Electronic Arts have announced they would be hosting Jacksonville Tribute Fund on 06 September 2018 where they would also donate $1 million to victims and their families. Turns out one victim sued them before the event could happen.
To be perfectly frank, it sounded rather odd to see EA would be hosting the donation and livestream event where they would also donate $1 million out of their own pocket. There was no media pressure on them following the Jacksonville tragedy so at first glance it looked like a genuinely decent deed from the company, that testified to them actually having sympathy for the victims and their families.
There was always that cynical voice in the back of my head stating it could just be a way for them to cover loose ends before someone sues them though, and it turns out this might be the case, as one of the people shot in Jacksonville Landing mall already sued the venue as well as EA and seven other parties for negligence and failure "to provide a safe and secure environment".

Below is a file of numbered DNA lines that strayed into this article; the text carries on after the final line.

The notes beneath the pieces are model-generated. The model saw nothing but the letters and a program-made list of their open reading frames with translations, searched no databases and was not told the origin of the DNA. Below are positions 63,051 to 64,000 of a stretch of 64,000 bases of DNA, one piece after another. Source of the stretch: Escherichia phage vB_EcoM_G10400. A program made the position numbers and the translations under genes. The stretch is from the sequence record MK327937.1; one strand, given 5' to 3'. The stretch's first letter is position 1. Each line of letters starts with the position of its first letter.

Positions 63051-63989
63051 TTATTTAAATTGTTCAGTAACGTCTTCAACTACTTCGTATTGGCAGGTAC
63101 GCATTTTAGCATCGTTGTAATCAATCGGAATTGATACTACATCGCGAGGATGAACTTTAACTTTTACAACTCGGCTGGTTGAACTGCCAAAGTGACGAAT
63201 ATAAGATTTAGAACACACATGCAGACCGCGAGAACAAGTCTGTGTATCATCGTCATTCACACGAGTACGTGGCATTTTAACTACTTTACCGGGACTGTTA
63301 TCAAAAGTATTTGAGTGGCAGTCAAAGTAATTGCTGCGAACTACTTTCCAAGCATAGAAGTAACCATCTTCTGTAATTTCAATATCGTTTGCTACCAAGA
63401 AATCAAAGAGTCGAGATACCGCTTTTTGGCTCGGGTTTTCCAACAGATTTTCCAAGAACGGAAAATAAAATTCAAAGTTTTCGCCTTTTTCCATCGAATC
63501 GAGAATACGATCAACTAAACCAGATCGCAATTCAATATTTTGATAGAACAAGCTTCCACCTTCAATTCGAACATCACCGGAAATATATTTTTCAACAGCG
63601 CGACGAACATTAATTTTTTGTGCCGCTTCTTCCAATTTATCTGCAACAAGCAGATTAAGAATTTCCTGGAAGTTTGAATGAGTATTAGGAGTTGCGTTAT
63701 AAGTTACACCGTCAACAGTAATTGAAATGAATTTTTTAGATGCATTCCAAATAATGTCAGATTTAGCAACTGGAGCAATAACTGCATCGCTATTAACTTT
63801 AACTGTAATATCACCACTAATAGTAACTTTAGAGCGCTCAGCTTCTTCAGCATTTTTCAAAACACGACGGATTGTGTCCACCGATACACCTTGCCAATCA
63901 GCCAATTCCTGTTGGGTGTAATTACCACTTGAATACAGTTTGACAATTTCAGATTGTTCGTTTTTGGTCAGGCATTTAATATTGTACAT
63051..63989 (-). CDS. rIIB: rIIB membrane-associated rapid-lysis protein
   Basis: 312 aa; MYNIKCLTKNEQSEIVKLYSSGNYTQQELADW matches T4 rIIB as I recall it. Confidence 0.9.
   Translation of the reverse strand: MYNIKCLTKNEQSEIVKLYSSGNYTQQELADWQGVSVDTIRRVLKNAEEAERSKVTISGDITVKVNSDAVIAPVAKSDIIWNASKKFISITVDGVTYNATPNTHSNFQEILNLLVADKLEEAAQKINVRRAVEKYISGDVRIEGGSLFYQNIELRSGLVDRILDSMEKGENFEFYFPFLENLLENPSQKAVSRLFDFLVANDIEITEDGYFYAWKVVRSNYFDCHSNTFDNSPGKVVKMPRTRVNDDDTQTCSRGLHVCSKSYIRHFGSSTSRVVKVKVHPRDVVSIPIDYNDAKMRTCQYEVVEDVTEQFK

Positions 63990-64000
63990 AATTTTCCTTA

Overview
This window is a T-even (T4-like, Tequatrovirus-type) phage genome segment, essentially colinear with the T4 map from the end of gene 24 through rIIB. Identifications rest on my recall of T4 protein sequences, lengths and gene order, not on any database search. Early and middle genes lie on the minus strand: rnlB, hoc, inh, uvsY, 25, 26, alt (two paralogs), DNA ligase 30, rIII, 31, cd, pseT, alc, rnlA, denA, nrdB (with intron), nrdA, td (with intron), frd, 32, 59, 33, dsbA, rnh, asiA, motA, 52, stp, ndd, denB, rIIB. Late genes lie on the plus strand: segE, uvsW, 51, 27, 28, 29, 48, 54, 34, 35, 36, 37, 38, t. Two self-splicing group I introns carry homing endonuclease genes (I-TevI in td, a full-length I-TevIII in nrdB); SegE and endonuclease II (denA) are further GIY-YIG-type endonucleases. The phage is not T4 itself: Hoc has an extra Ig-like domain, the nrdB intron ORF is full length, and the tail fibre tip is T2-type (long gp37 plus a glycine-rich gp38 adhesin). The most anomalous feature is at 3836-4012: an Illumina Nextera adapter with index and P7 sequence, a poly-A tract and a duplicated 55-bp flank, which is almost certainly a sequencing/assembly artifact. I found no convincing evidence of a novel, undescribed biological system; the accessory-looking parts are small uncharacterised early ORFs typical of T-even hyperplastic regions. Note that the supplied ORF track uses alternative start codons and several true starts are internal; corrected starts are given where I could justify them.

Jacob Mitich, who has been shot twice during the tragedy, is seeking damages from eight defendants, including Jacksonville Landing and EA. As Kotaku's Jason Schrier reported, the plaintiff's legal representative, James Young, stated that Mitich's trust as well as the trust of his friends and peers was misplaced since the shooter managed to waltz in with a firearm and no armed security was on site.
According to Young, they are bringing the lawsuit to "hold those responsible accountable and to ensure that gamers like Jake are able to get together to pursue their passion without having to fear for their lives".
I can't believe I'm saying this, but it's hard to pin the blame on EA in this case as they couldn't anticipate a shooting would occur during the qualifier event. Lack of security and metal detectors is definitely a flaw on Jacksonville Landing's security side of things.
On the other hand, one could hardly blame Chicago Pizza, the parlor inside Jacksonville Landing where the qualifiers took place, for not having their own security there. Yet, the attorney deemed it necessary to sue them, along with seven other defendants.